The new year sees millions of people make resolutions to better themselves and their finances. Looking back at previous habits is one of the best ways to learn how to correct money management practices and start fresh. 2014 is already underway, so here are a few things NOT to do with your money that will help you keep your head on straight:
Forgetting non-monthly expenses
When it comes to our spending, it is likely about the same amount month to month - or so many believe. However, there are certain times of the year when people spend more. During the holiday season, for example, many Americans end up spending hundreds of dollars more buying gifts for others or paying for vacations and trips. If these extra expenses aren’t budgeted, you could end up with serious debt at the end of the month. To change this habit, simply plan ahead for months when you know you will need to spend more.
Spending without a budget
A budget is a necessary spending tool that makes you more mindful and responsible about where your money goes. Without one, it can be difficult to understand your finances and expenses. Additionally, it is easier to spend more than you earn without a spending budget for each month. To correct this, simply compile a list of all your expenses, with the most important ones - like rent, mortgage payments, bills and food - first. After, add in extra expenses like eating out, entertainment and shopping. List your income and allocate money to each expense. If you end up spending more than you earn, look for areas where you can cut back a bit.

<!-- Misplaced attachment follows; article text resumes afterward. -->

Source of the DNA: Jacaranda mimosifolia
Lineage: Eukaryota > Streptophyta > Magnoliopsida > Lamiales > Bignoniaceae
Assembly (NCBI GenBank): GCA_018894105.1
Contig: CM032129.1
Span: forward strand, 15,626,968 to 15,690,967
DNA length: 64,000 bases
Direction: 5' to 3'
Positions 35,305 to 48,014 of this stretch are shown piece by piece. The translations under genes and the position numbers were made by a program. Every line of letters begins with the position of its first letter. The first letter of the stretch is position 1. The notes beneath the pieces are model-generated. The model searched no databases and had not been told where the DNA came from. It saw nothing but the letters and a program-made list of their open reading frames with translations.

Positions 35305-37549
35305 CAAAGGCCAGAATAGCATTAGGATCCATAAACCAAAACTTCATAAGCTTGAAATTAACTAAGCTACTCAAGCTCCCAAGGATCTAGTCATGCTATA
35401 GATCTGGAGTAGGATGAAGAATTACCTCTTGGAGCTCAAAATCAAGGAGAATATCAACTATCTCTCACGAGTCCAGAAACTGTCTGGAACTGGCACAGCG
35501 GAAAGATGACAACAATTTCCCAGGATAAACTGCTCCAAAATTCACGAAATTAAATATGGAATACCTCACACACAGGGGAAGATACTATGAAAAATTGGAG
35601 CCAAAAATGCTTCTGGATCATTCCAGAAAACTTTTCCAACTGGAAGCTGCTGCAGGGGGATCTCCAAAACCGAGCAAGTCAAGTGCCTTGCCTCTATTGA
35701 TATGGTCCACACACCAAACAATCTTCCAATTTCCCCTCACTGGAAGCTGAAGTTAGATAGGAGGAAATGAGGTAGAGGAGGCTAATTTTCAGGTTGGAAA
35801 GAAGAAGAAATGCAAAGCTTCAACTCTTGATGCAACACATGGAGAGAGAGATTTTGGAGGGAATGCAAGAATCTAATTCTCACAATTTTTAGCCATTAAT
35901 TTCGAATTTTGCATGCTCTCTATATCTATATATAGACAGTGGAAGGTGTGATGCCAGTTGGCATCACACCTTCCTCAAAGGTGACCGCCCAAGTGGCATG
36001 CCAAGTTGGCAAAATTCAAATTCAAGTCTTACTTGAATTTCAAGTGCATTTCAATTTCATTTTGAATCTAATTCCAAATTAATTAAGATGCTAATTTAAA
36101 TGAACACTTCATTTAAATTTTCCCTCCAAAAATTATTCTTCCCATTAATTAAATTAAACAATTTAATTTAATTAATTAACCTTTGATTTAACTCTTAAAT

Having too much credit card debt
When you use a credit card for all your purchases, it is much easier to spend more and blow your budget. In addition, credit cards can bring a person more debt. Unlike prepaid cards and debit cards - which only allow you to spend money you have - credit cards borrow money that you must then pay back in monthly bills. If you carry a large outstanding balance, your credit rating could be affected. Instead of using credit cards for everyday purchases, try sticking to your debit or prepaid cards in order to really spend within your limits.
(If you have high credit card balances, make it a priority to start paying them off. If you have multiple credit cards, narrowing them down to just a couple will also help your credit score and reduce your debt. You can also reduce the amount of debt you owe by paying off credit bills in full each month and on time. Interest rates and late fees can add to amount already owed.)
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